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In Focus: When — and How — to Ramp Up the Workforce

Although the COVID crisis has forced companies to lay off or furlough employees, they need to consider talent acquisition strategies now.

Q2 2020
With the uncertainty in the future of businesses and the length of the coronavirus pandemic, many companies have responded to the crisis by moving to conserve money as quickly as possible. Steps taken to do this have included laying off or furloughing staff, reducing contractors and consultants, placing a freeze on new hires, and reducing compensation.

Many of these steps were necessary for companies to take due to the unforeseen collapse in the economy and a lack of demand for their services. However, companies now need to consider when is the right time to re-engage with talent acquisition and what are the right processes to follow.

With millions of people out of work due to the pandemic, now more than ever, companies are challenged to successfully execute the day-to-day project demands while quickly ramping up their workforces. With a previously tight labor market in the manufacturing sector, how should companies proceed in the talent acquisition process?

Prioritize investments.
Initially, during a crisis that is affecting a company’s bottom line, a broad policy to conserve cash is a smart way to go. However, eventually some investments will need to be made to move the business forward. Mission-critical hires should be considered as part of that process. Accordingly, management needs to systematically consider each open role. As part of that process, managers should rank openings based on potential economic and strategic impact. Careful consideration should be given to starting (or re-starting) the search for those roles at the top of the list.

Don’t quit the hiring process.
The hiring process can be difficult to re-start, which can cost valuable time and money. It is important that companies continue to interview candidates, with most interviews taking place virtually until people are more comfortable being face-to-face. The interviewers should always explain the company’s situation and anticipated timeframe and continue to stay in touch with candidates, as they always appreciate ongoing communication.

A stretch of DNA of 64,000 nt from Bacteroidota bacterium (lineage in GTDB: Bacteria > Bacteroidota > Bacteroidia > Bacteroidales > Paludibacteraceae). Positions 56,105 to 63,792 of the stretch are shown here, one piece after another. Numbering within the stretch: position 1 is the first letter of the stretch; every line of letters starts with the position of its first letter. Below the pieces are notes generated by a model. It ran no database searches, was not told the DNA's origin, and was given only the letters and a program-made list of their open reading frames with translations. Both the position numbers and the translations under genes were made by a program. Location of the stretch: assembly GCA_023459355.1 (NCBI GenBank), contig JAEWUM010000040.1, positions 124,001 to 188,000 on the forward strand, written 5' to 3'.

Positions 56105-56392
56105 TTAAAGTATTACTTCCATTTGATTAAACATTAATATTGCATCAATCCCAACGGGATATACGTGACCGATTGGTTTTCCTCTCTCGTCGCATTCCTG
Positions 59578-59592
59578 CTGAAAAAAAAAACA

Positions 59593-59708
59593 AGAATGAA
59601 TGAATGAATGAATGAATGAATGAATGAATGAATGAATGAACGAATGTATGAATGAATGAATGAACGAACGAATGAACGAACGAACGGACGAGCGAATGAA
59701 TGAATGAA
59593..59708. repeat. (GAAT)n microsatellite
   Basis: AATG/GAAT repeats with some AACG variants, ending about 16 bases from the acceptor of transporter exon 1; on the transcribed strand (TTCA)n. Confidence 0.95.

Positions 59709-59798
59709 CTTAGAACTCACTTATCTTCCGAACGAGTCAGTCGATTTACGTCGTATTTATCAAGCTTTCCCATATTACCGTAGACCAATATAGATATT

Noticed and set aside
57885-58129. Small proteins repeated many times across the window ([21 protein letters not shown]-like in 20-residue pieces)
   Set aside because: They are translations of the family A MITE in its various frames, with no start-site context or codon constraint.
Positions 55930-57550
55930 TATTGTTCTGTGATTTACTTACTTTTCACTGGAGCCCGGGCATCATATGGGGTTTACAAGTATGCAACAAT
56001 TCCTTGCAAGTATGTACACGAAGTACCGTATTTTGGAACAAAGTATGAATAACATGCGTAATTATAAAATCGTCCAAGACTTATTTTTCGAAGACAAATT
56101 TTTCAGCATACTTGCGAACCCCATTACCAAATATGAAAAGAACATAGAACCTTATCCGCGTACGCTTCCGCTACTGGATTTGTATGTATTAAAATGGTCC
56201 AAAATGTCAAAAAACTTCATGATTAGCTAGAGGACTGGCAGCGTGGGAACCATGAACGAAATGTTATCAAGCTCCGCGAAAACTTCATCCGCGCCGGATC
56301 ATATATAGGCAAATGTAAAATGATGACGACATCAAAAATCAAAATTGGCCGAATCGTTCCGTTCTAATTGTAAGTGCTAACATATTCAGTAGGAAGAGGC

Managers should rank openings based on potential economic and strategic impact. Utilize technology.
As previously mentioned, the traditional in-person interview approach is going to be very difficult to perform for the foreseeable future. While not a perfect substitute, utilizing technology does allow the process to move forward. For companies with IT and human resources departments, consider implementing solutions to support the hiring and onboarding of remote or dispersed hires. With support from multiple departments, managers can continue to rank candidates and eliminate those who do not fit the position.

From a business development standpoint, keep in mind that many companies are already using technology to ask candidates to respond to a standard set of questions through either video or audio technology. This initial impression forms the basis for the next steps in the selection process. Companies should now apply a similar approach to their own hiring process.

Be ready for action.
The current situation will require companies to act quickly in order to fill key positions and maintain existing talent. Managers should be ready to engage with candidates and move to hire when they feel the time is right. In this environment, candidates, who were thought to be unavailable a few months ago, may be willing to consider new opportunities.

Furthermore, with an increased reliance on technology to operate, will the company’s less technically skilled employees require training to stay relevant to the new normal? Is the company modifying training programs to reach remote employees? Be prepared to balance out the addition of high-quality employees to the existing company workforce.

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